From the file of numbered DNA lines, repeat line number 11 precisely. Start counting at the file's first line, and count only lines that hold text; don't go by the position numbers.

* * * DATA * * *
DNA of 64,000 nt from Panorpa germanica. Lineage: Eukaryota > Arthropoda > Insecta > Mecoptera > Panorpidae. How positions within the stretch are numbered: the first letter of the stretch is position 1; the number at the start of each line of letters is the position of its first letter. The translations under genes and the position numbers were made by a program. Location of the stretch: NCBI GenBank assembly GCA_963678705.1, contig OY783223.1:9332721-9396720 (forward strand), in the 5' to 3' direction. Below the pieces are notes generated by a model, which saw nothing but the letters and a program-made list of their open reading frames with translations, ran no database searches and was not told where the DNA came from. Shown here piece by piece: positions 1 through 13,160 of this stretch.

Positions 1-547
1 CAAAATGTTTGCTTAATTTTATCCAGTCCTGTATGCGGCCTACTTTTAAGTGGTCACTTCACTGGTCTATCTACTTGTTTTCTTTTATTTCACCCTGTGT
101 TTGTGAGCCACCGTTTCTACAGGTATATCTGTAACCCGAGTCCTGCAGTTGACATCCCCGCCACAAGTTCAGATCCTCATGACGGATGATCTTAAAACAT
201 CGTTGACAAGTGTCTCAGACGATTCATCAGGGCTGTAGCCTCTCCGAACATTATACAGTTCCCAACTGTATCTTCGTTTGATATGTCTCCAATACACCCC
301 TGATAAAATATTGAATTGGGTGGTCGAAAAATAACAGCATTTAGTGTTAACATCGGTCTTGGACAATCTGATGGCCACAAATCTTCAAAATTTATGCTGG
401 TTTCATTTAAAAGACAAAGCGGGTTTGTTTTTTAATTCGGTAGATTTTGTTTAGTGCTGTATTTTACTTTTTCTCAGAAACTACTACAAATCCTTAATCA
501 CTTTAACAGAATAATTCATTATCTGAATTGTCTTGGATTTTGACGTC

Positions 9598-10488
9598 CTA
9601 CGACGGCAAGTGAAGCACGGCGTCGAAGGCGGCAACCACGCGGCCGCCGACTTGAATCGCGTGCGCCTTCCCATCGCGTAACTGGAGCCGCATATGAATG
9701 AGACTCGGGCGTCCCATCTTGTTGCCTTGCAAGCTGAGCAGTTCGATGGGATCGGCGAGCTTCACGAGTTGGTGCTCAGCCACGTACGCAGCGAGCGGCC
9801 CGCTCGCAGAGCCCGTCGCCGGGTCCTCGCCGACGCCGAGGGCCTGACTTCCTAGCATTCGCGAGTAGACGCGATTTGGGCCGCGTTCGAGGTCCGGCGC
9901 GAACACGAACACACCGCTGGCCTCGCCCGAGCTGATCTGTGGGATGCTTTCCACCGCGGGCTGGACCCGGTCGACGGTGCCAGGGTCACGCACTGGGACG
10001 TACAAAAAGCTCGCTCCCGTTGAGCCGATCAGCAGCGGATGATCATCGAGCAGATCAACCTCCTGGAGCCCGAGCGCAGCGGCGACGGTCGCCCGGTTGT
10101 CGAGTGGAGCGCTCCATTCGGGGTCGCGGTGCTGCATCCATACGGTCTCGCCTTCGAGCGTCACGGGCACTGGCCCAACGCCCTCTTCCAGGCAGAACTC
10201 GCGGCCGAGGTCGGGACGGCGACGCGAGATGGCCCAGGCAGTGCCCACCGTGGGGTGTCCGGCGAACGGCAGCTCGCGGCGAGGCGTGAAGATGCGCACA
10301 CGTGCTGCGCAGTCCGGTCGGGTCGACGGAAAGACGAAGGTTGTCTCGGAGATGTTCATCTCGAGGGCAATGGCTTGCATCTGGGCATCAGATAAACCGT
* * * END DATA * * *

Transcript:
9601 CGACGGCAAGTGAAGCACGGCGTCGAAGGCGGCAACCACGCGGCCGCCGACTTGAATCGCGTGCGCCTTCCCATCGCGTAACTGGAGCCGCATATGAATG